FEMA flood insurance prices are going to change — Here’s what to expect

Grand Strand

MYRTLE BEACH, S.C. (WBTW) – Upcoming changes to the Federal Emergency Management Agency’s National Flood Insurance Program’s rating structure will be a “monumental step” to fix existing inequities within the program, according to the program’s senior executive.

“It’s not only the right thing to do, it aligns with the Biden administration’s call to action to deliver equitable programs for all,” David Maurstad, the deputy associate administrator for federal insurance and mitigation, and the senior executive of the National Flood Insurance Program, said in a briefing on the changes on Friday. 

The Risk Rating 2.0 program will start on Oct. 1. The updates are expected to make 1.2 million policyholders eligible for a decrease in payments, and 90% will either see a decrease in payments, or up to a $10 a month increase, beginning next year.

The changes come as thousands of more homes in the Myrtle Beach area are expected to be threatened by flooding in the next few decades.

About 66% of those in older homes nationwide will see a premium decrease, according to materials from FEMA, which the agency said will make it so those homeowners no longer will pay more than their share for flood insurance premiums based on the value of their homes.

Under the current policy, the maximum cost for a single-family home is $45,925. That’s expected to drop to $12,125.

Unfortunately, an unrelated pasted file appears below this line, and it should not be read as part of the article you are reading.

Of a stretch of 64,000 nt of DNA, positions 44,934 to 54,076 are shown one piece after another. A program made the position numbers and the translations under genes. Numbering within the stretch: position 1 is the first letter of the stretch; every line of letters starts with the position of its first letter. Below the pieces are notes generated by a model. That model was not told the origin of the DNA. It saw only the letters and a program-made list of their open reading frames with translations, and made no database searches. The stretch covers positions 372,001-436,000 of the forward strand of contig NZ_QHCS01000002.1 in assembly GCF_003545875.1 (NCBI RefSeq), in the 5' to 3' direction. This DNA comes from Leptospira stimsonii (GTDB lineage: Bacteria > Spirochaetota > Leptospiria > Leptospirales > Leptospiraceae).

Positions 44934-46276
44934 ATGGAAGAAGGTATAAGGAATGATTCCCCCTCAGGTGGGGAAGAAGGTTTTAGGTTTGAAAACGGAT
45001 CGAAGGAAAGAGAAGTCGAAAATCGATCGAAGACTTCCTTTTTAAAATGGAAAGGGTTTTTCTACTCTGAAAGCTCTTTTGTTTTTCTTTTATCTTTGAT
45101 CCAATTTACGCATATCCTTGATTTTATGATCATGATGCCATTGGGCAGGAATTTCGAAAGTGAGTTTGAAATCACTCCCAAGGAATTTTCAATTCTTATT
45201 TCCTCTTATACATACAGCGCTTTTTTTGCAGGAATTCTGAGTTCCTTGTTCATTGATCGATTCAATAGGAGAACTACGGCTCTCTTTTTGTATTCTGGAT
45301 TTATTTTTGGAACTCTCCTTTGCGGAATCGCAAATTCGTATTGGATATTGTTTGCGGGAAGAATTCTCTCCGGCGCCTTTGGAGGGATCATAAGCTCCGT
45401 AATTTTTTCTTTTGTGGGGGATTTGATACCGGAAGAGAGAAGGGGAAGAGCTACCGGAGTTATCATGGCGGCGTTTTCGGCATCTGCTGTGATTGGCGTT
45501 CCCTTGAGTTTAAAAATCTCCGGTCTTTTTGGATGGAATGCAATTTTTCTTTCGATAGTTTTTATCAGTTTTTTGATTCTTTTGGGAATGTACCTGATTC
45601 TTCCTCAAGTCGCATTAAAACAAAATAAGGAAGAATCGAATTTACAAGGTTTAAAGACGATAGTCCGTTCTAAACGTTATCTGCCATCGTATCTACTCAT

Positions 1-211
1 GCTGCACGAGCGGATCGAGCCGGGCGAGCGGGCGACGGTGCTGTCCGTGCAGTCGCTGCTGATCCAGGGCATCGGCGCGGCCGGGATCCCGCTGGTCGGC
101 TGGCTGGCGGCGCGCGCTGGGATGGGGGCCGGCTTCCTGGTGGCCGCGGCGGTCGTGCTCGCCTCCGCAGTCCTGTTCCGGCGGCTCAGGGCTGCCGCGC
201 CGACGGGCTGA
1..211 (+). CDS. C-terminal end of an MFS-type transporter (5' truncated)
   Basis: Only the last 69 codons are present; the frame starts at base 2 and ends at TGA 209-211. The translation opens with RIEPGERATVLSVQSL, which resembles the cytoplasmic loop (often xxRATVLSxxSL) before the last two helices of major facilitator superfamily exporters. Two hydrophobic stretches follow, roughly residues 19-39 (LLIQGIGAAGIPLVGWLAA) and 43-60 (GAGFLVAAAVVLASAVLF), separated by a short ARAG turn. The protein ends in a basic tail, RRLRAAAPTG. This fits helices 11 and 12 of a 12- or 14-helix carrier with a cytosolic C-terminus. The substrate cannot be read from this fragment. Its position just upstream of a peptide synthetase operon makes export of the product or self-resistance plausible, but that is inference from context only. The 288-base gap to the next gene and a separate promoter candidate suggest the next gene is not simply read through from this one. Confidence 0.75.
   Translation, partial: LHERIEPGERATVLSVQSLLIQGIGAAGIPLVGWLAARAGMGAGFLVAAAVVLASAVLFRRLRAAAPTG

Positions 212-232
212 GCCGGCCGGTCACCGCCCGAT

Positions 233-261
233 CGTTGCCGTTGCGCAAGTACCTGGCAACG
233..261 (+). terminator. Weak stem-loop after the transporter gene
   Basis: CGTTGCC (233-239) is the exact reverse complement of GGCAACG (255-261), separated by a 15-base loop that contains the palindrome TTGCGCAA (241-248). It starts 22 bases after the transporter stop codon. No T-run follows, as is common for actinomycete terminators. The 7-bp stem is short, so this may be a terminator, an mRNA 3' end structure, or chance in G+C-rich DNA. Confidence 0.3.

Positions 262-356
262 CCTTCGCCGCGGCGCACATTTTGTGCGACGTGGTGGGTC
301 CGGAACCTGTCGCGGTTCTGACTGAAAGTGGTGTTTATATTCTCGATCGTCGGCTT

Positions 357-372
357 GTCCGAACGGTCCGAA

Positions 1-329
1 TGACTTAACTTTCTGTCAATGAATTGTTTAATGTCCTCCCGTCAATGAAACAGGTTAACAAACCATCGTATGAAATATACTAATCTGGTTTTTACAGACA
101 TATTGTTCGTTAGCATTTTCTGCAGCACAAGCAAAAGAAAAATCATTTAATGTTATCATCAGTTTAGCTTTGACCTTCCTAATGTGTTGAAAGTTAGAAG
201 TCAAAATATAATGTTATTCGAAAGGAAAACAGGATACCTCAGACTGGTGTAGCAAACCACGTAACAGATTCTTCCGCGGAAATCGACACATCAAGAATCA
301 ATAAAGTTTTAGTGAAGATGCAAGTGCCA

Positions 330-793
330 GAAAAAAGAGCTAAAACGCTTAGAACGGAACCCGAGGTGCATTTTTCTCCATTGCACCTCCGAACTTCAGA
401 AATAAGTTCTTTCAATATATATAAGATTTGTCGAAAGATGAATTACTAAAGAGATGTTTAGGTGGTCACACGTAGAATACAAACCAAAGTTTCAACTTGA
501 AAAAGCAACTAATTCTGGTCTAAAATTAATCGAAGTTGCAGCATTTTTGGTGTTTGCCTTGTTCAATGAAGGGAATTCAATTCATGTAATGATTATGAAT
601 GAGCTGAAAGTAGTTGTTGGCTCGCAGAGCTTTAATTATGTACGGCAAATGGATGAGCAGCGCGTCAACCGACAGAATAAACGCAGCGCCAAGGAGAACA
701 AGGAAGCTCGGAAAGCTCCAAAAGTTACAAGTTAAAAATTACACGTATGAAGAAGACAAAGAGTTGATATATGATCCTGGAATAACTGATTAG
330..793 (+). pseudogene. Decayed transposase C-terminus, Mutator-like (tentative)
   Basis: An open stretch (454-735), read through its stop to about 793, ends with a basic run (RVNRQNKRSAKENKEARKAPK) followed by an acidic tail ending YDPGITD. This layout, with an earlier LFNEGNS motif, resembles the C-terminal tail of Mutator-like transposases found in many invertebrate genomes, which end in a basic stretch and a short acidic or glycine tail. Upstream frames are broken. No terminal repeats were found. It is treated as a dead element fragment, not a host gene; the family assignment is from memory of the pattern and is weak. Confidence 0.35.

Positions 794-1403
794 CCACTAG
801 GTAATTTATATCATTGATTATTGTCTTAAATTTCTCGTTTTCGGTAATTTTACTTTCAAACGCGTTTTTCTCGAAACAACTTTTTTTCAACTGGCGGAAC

The new system will expand the prediction of a home’s flood risk by considering more variables, including the cost to rebuild, the distance to the coast/ocean/river, river class, the flood type, ground elevation, first floor height and the home’s construction and foundation type. Before, the factors were flood insurance rate map zone and base flood elevation, among other factors. 

Costs are expected to be lowered by $86 a month for 24% of current policyholders, will increase up to $10 a month for 66% of policyholders, increase by $10 to $20 a month for 7% of policyholders and increase by $20 or more a month for 4% of policyholders. 

Maurstad called it a new chapter in the program’s history that will promote equity amid climate change. 

He said it will be the first time in history that policyholders will see premium rates decrease when a policy renews. He also believes that it will become simpler and easier for insurance agents and companies to provide a quote for a policy, which will lead to more agents marketing and selling it.

Maurstad expects it will also make people who hadn’t purchased insurance because they didn’t have to will consider it. 

FEMA does anticipate that it will lose revenue due to the changes, and is working with the Biden administration and Congress on ways to address the upcoming deficit. 

Maurstad said the change has had full support from the White House and the previous two administrations.

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